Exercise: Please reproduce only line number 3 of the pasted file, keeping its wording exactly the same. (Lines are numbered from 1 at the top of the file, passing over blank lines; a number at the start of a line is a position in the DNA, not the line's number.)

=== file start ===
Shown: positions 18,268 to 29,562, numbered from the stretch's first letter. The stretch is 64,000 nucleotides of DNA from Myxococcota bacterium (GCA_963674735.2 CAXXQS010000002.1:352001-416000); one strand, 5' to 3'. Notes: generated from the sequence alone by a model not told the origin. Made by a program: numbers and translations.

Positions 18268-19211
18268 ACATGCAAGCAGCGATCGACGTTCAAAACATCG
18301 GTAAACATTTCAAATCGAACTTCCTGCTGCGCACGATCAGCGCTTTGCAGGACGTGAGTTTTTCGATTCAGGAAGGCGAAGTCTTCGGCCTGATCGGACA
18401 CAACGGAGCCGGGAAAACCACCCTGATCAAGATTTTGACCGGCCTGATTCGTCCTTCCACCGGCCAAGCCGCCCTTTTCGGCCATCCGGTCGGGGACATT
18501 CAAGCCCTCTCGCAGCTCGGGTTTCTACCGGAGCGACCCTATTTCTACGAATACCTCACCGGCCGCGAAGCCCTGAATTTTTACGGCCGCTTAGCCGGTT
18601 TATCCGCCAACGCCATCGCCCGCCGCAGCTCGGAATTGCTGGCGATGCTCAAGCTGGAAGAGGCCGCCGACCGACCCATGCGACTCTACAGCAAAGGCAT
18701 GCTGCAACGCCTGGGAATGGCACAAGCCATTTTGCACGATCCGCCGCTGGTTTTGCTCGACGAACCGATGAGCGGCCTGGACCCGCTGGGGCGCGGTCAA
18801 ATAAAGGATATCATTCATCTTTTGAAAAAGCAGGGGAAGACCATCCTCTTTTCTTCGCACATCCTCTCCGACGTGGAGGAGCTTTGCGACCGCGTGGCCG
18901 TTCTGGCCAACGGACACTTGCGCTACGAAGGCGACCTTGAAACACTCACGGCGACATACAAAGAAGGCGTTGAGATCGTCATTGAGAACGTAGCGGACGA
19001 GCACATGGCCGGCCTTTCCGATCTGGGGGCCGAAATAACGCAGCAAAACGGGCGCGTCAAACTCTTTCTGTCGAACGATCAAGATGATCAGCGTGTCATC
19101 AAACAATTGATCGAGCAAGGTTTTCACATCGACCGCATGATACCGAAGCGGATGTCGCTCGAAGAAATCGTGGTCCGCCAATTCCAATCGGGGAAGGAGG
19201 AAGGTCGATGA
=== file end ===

18268 ACATGCAAGCAGCGATCGACGTTCAAAACATCG